There were some good firsts as well. The first time I stood on a stage and sang in public, without being drunk at a cheesy karaoke night. The first time I realized the quality of the people I surround myself with. The first time I half-woke in the middle of the night and didn’t reach across the bed to see if he was there, sleeping too. The first time someone took me aside and told me their story, their heartache, their firsts. All of these things are important: they are part of picking yourself up and putting yourself back together. But they are still firsts. Even if they are good firsts, they still remind you of why they are there in the first place.
Even if a year has passed, I know that the firsts aren’t entirely over. They just start meaning less; they don’t announce themselves as loudly in my mind. But there is still one big first that I haven’t had to face yet. The first conversation. With him. Somehow we’ve managed to live in this uncomfortably small town without running into each other and having to have that terrible first conversation. I haven’t heard one word from his mouth since that last conversation. There has been some awkward text messaging back and forth, mostly trying to coordinate times for him to stop by the garage and pick up things he’d left behind. And there have been a couple of occasions where I’ve seen him across a bar or from a ways away, and even once where I turned just in time to see him fleeing in the other direction – it’s nice to know that he’s maybe a little terrified of that first conversation as well. I can’t imagine what we could say. I’ve never been good at making small talk.
And running into each other in public isn’t conducive to the kind of talk I sometimes wish I could have. In any breakup, there are three sides: your side, their side, and the truth. And in that conversation, I’d at least like to find a little bit of the truth. Something to help me put it all together in a way that doesn’t make me feel like I wasted 7 years of my life. Not that I always feel that way. Much of the time, I’m very happy that I had the experiences that I did, that I was able to grow in that relationship. But sometimes, like every time I face another big first, I just feel tired and old and sad and I wonder why I ever let myself get talked into getting married in the first place. I always used to say that I didn’t believe in marriage, and I really didn’t! It’s a flawed institution: the legal and religious understandings of marriage are hopelessly intertwined, the traditions surrounding marriage are steeped in sexism (white dresses for virginity and women being “given away” by their fathers to their husbands as an exchange of property), and the whole thing has become this unparalleled orgy of consumerism to the point that you can barely enjoy the day for fear that you don’t have the right dress, the right flowers, the right fucking swan ice sculpture. I’m still not sure how I feel about marriage; in fact, I took the last year off from celebrating weddings or relationships in any way. I just didn’t have it in me. Besides, Miss Manners says you can send a wedding gift up to a year after the event and still be tasteful. So shut the fuck up, bitches: you’ll get your gift certificate to Pottery Barn.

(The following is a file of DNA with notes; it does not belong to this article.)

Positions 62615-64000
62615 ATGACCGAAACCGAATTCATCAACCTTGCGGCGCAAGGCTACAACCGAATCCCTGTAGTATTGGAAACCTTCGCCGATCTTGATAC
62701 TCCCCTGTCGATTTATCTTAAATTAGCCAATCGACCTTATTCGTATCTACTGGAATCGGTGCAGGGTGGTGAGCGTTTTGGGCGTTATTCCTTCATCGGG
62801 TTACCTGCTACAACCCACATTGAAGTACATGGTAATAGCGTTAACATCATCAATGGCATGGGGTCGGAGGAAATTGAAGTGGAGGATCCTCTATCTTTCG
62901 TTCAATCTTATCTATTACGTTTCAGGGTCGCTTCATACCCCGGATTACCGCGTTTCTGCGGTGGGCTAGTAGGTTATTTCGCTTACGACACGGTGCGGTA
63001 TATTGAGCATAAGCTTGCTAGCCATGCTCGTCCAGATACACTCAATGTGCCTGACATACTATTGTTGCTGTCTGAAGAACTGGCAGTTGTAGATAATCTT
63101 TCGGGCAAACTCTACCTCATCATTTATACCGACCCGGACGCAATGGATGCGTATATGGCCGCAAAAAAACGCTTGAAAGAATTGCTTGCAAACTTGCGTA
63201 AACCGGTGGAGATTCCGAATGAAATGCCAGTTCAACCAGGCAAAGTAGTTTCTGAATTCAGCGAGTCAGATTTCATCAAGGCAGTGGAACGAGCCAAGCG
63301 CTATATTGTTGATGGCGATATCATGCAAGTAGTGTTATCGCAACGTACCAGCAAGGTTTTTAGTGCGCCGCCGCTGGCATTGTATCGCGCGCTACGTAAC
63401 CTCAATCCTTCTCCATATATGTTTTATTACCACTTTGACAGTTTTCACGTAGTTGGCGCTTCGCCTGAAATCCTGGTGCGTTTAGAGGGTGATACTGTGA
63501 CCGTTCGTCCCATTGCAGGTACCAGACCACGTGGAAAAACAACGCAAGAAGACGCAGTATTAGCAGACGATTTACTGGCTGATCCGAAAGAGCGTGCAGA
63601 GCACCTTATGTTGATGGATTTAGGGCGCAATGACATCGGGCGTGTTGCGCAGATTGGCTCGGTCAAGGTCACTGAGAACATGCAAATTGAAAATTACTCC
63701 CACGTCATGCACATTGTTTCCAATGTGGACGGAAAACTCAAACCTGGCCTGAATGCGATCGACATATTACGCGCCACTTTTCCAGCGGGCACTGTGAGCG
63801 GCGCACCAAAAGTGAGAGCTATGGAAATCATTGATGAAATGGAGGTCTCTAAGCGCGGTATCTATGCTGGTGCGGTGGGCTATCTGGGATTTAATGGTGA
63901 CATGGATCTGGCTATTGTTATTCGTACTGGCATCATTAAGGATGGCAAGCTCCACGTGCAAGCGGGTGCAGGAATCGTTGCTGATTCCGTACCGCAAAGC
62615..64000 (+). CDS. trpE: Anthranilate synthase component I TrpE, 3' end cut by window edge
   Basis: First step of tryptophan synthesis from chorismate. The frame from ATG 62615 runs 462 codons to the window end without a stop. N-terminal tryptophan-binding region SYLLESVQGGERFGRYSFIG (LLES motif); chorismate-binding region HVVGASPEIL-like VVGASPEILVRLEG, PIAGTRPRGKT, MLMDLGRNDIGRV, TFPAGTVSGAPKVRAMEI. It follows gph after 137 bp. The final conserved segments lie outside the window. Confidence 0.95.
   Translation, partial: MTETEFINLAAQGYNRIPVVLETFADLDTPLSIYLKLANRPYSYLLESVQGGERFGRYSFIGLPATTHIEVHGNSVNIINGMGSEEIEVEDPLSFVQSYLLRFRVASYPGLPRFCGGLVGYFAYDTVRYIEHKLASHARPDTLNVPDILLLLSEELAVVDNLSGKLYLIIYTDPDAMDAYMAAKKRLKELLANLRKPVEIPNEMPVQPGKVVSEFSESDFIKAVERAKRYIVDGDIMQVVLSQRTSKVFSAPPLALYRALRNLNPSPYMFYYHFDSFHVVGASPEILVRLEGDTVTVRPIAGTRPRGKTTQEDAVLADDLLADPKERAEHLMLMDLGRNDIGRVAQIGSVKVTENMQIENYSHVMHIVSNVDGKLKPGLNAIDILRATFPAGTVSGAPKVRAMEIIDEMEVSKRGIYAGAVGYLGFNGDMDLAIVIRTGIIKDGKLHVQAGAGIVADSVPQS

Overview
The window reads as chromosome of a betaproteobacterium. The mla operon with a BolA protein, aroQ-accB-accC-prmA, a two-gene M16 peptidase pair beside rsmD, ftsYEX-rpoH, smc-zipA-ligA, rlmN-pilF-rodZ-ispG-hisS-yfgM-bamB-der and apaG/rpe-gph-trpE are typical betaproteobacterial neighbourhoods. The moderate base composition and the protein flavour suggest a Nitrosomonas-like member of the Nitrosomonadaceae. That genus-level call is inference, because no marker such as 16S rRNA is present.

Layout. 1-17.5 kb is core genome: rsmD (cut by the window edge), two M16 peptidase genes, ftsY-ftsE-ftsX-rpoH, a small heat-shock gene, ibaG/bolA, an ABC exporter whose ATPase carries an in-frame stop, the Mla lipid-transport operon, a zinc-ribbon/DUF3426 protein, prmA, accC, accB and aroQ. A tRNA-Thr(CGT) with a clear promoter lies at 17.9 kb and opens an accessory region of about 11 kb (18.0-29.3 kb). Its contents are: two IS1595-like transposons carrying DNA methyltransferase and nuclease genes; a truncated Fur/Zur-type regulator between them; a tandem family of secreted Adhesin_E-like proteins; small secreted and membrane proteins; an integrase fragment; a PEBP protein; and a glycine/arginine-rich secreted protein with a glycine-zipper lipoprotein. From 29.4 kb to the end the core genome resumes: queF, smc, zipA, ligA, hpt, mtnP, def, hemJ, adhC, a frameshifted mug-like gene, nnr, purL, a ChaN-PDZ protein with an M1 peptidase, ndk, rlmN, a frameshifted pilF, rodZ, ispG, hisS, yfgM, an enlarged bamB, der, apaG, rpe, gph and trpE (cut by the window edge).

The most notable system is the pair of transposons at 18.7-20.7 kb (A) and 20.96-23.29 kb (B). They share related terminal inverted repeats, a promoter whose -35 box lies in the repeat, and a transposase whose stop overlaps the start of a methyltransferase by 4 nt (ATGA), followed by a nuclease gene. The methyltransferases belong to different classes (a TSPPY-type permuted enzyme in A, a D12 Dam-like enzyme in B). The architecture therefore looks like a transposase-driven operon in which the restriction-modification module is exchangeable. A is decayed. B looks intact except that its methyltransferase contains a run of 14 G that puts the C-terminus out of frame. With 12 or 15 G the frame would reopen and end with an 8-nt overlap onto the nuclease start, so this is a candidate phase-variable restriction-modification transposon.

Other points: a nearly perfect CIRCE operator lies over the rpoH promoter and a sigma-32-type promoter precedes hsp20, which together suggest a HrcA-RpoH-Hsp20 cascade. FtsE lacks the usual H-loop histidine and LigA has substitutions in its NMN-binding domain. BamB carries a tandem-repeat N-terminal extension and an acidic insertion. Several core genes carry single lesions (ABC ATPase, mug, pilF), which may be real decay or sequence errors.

What I really want to ask are the kind of questions I’m not sure he could answer. I’m not sure I could answer them. Questions like “Why did you ask me to marry you?” But that’s not quite right. Something deeper, like “What did it mean to you when you asked me to marry you?” Or, “What did our marriage mean to you?” I guess a part of me is afraid that he’s kind of like some of those people in my life, the ones who said, “Well, it’s not like you were really married.” That maybe he thought it was just what you were supposed to do if you’d been together for a certain amount of time and so he did, and since it wasn’t legal anyway he could just exchange “for better or for worse” with “until I get bored or you aren’t fun anymore.”
That was cruel. And it probably wasn’t fair. I know our marriage breaking up wasn’t just his fault; like I said before, we had both become unhappy people and we just weren’t any good at making ourselves or each other happy. But if nothing else, I feel like maybe I’ve earned the right to not be entirely fair, to sometimes be a little bit cruel. Because though the problems were shared between us, the way in which he went about it was all his fault. He could have chosen to talk about how he was feeling, to yell at me and shock me out of my own foggy stupor, to make me address the problems that were right there in front of me that neither of us were talking about. There were thousands of things he could have done besides simply disappear into the ether with no respect for our relationship and to the vows we shared with each other. That was his decision.
I’m not writing this to air all of our dirty laundry, or to try to turn people against him, or to throw myself a big fucking pity party. I wasn’t even sure I was going to publish it; I hope that as you read it, you remembered: your side, their side, the truth. This is just my side. But I wanted to get it out, to mark this hateful anniversary in some way. And in a way, it is a very fitting end to the year of firsts. Because in all of my soul-searching, my tears and my tantrums over the past year, this is the first time I’ve thought about how it ended and said out loud (and truly believed): I deserved better.
Tags: anniversaries, anniversary, breakups, broken hearts, divorce, first times, gay divorce, gay marriage, healing your heart, heartbreak, Janessa, Janessa Jaye, Janessa Jaye Champagne, relationships